Steps to take if parents cannot collect records from schools and good additions to any documents provided by schools:
- Email teachers to explain a student is moving and will not return to their current school next year. Ask the teacher to e-mail you a Teacher-to-Teacher letter parents can give to the receiving teacher at the new school. This letter should explain what type of learner a student is, academic strengths and weaknesses, and any other insights only a teacher can give. Ask the teacher to also send parents a list of specific skills the student can work on between now and the start of the school year to prepare for the next grade level on the off-chance that new school used virtual learning to finish off the 20/21 school year. This is especially helpful for K-6 students, but also applies to specific subject teachers in secondary school.
- Email coaches and elective teachers requesting letters of recommendation. These letters will be used to help encourage placement at a new school. The letters may discuss skills shown pre-COVID-19 as well as ways the student has been able to hone his skills in a lockdown situation. Create an Education Binder for each child with the following information:
- Past report cards (past three years)
- Standardized test results (SAT/ACT and state tests)
- IEP documentation
- Samples of work
- Reading and math levels (K-6)
- If available, course descriptions for core and elective courses (Secondary schools)
- E-learning platforms screen shots to show grades and sample course work. This will be helpful to school counselors to know how students ended their previous year.
- Don’t forget up-to-date immunization records
Our current school isn’t providing many assignments but our new school has implemented virtual learning. Will we have to catch up?
Teachers will be understanding in the upcoming year if your new student enters the room having not had access to content. If a parent is concerned about being behind, it might be best to call the school or district office to ask their best advice. If they do not yet have a plan to integrate new students, a call from a military-connected family moving to their area may help initiate that plan. If possible, consider augmenting learning by tapping into one of the many free education sites made available only during the pandemic.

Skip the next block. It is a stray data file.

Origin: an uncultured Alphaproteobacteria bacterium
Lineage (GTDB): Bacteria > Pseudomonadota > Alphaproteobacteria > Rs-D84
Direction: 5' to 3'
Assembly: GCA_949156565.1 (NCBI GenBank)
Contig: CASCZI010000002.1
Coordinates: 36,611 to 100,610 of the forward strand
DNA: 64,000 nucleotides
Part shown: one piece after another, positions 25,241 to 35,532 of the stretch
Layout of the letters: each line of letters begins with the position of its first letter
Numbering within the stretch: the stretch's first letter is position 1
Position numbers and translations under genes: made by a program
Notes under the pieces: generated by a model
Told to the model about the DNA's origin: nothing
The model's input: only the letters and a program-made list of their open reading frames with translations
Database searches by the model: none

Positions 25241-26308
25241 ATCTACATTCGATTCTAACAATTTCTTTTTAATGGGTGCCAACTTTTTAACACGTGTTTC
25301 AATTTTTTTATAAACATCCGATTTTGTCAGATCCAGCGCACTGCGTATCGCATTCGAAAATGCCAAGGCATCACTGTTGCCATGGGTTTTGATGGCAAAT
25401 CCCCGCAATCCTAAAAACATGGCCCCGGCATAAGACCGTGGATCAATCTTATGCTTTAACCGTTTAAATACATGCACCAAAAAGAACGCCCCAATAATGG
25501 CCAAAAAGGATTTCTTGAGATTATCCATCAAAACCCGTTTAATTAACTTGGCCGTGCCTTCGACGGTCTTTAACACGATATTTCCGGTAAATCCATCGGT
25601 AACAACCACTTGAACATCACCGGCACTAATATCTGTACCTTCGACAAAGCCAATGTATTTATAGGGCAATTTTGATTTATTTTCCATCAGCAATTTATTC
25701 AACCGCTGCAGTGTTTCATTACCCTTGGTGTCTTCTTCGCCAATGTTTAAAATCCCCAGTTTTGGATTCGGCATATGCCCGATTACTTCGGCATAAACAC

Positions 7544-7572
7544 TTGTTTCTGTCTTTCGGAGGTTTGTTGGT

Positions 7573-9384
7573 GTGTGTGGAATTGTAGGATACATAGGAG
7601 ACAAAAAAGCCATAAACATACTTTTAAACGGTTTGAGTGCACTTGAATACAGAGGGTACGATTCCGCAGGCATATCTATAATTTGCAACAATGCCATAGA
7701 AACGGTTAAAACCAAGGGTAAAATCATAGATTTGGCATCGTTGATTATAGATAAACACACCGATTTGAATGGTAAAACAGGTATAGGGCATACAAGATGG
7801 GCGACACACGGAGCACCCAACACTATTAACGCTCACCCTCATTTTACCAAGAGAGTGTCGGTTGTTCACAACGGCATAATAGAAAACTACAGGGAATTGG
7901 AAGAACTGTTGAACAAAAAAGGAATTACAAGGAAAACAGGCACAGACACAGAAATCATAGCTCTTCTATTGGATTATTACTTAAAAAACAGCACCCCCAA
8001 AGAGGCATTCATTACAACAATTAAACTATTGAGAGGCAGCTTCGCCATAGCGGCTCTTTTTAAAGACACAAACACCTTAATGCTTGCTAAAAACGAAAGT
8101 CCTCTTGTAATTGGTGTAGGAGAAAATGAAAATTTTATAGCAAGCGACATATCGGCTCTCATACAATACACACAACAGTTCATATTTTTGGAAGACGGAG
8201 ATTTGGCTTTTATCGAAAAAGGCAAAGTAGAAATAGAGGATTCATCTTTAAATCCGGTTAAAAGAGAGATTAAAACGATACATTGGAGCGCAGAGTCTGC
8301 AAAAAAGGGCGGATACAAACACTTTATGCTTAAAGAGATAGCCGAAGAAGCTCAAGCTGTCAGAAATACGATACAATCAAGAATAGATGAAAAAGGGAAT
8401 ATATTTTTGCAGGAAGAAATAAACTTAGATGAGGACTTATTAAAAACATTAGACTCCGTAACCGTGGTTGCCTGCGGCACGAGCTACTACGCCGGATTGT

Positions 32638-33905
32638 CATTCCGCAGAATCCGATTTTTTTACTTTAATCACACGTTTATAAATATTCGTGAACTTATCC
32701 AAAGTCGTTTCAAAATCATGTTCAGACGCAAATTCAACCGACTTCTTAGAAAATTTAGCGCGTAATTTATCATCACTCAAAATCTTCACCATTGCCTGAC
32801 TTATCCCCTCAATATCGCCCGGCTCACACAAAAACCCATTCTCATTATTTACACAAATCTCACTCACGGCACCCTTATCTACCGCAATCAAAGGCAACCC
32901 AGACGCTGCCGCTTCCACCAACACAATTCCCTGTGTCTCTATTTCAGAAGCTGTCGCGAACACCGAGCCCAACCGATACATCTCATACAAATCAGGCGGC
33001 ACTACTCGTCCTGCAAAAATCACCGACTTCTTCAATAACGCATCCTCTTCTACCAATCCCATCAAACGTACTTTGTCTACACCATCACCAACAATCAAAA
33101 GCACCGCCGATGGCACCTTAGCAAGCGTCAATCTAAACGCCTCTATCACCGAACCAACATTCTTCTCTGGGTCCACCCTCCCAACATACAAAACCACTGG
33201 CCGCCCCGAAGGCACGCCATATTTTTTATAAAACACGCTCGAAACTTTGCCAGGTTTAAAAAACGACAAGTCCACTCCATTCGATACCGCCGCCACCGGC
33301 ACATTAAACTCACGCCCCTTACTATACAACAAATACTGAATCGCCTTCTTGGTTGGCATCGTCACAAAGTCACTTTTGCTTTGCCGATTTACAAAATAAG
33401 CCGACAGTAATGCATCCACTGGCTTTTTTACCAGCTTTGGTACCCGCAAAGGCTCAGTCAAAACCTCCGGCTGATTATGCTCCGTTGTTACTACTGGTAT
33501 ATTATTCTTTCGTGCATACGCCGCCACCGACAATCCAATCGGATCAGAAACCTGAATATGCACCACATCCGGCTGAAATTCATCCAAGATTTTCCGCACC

Will my student be held back or lose credits next year?
The initial answer is no, students will not be held back in the 2020/2021 school year. Students will advance to the next grade-level based on their grades earned throughout the time in classes. Some states are closing yearly grades effective on the first day of school shut-downs; some schools are using digital learning to be sure students have enough assignments to justify close-out final grades.
The students who may encounter challenges are middle and high school students who are enrolled in quarter rather than semester classes. It is likely that students never started these classes prior to school shut-down. These students may have no opportunity to complete quarter classes during school shut-down. The new school (and any school) will need to decide if these classes are mandated for graduation or if they can be waived under extreme circumstances of COVID-19. Depending on state mandates and graduation requirements, it is possible that these students will need to re-register and pass quarter classes prior to graduation.
With public schools, private schools, and homeschool curriculum using different standards, is this a bad time to change our type of school next year? (from public school to homeschool or vice versa)
This is as good a time as ever to switch. We anticipate that this shakeup will change the way many families look at education in the near and extended future. If a family is considering switching to a different learning system, take this opportunity to do just that. Do your research and take advantage of the free resources currently available.
If there are no end of year state tests, can a child still receive the Gifted and Talented designation?